the silence of miscarriages
"The only source of knowledge is experience". - Albert Einstein
I've tried to live my life honestly and truthfully. I only give advice when (a) asked for it and (b) based on my personal experiences.
Miscarriage, unfortunately, is something I experienced twice in one year.
The first time was really a fluke. We weren't trying but we also weren't avoiding it either. And just like that, it happened. I was shocked, scared, emotional, happy, uncertain, shocked, happy, panicked, unprepared. Did I mention I was shocked?
All of a sudden, you're preparing for this life that is happening and thinking about how your life is going to change. When do I tell my employer? What can I eat? Should I exercise in the 1st trimester? How much should I exercise? Is it safe? Not to mention, Google became my best friend and my worst enemy (FYI, I highly recommend NOT Googling everything because honest to god, it will scare the shit out of you).
But that's just my honest opinion.....based on my experience of course.
Then we started to get excited for this next chapter in our lives. I've never seen Nate light up the way he did. He was truly excited because fatherhood was something he so greatly desired and we knew that we wanted this together. We were already in it for the long haul, and I couldn't have chosen a more supportive man to have a child with.
We did everything we thought we had to - multiple blood tests, doctors appointments, ultrasounds. You name it, we did it. I just started to see my body as this temple creating another human being and felt compelled to wrap myself up in bubble wrap to protect me from everything! I felt that sensitive and vulnerable because it dawned on me that I was creating a HUMAN BEING. Talk about shock. No one ever really tells you that or its hard to imagine until you're actually experiencing it yourself.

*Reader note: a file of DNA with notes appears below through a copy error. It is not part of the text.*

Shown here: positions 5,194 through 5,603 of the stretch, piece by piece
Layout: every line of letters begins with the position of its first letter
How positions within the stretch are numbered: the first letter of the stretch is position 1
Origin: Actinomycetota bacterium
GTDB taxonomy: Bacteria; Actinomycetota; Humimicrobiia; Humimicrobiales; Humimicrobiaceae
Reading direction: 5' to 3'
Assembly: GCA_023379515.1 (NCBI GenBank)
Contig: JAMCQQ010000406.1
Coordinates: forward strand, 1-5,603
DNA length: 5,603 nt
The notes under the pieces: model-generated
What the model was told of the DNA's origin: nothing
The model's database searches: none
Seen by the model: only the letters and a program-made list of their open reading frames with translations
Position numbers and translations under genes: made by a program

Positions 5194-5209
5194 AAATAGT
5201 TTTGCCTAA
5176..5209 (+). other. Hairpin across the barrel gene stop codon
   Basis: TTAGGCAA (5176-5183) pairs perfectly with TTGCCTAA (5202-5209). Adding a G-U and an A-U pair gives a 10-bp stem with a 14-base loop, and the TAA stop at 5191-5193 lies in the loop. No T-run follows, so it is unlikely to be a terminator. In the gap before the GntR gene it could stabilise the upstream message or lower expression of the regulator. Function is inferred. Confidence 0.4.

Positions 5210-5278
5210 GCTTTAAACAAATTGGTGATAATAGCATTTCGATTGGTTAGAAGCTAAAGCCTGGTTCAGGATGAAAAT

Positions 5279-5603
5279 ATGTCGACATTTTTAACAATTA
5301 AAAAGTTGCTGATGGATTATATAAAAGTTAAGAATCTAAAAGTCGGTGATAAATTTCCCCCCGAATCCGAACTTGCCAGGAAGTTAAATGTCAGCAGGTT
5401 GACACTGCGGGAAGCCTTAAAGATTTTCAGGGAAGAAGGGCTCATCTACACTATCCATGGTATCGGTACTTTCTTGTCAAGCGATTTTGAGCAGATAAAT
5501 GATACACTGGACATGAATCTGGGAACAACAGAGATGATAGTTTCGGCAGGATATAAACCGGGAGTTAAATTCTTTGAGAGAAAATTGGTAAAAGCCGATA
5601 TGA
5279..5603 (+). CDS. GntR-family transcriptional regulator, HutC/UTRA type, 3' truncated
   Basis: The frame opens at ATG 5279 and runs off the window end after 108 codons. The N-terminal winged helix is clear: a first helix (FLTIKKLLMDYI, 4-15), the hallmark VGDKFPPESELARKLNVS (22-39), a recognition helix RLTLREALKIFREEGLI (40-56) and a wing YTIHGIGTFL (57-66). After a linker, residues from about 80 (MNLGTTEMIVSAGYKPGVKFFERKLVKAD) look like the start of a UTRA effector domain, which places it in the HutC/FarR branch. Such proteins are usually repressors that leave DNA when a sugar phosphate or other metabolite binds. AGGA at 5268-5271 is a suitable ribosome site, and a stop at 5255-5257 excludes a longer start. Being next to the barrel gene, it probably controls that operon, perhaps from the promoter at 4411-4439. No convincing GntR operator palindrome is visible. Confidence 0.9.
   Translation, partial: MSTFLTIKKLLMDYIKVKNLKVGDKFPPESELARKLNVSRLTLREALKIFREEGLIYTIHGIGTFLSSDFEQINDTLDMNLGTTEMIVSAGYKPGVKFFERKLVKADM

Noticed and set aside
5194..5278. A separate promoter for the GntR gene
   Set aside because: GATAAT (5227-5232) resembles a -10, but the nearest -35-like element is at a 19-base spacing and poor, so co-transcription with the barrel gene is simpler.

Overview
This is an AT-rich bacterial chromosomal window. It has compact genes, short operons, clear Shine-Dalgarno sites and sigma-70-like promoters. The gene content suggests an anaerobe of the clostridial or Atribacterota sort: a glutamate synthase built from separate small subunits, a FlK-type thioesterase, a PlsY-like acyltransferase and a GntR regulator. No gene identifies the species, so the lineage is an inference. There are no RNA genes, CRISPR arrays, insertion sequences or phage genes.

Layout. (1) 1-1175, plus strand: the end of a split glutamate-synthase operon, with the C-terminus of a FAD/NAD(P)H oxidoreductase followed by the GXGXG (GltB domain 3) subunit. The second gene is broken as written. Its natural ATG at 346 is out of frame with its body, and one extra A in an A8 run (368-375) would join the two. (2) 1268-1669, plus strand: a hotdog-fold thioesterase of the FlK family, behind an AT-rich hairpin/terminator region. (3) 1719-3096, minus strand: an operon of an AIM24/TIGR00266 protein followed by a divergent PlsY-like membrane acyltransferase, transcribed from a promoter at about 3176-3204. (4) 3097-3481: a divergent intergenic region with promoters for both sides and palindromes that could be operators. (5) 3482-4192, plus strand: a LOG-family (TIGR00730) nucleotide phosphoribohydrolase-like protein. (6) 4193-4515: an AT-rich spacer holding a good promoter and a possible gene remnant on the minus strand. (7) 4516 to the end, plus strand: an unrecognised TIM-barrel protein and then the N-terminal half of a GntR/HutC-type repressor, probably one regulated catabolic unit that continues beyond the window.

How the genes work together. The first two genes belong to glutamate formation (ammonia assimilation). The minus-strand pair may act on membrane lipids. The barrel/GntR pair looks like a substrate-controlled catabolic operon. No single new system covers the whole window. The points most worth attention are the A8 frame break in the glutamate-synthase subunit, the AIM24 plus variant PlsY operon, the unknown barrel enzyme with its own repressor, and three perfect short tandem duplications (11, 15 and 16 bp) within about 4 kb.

Then it happened. I went for my dating ultrasound at (what should have been) 9 weeks and there was no heartbeat. I was completely caught off guard because although I knew it was a possibility, I didn't think it would happen to me (seriously, this really did go through my mind).
But it did. I was shocked and not quite sure how to react because it didn't feel real, then I felt saddened. Then the blame happened. What did I do to make this happen? Was it something I ate? Drank? Did I exercise too much? The blame was ever so present in my day to day. And I was alone. Nate and I were still living in different cities at the time and I just felt like I was completely alone in this, although I wasn't. After the fact, it dawned on me that it was just as hard for him as it was for me and hard for him not being there. He still felt so much guilt for not being by my side. That was probably the toughest for me.
How I decided to deal with my loss before, during and after all the medical stuff you need to go through, was to talk about it. It's really the only way I know how because I'm naturally an extrovert and I tend not to bottle things up inside. Its just my nature. I look for the support and healing by talking about it and luckily I had the support system around me to do so.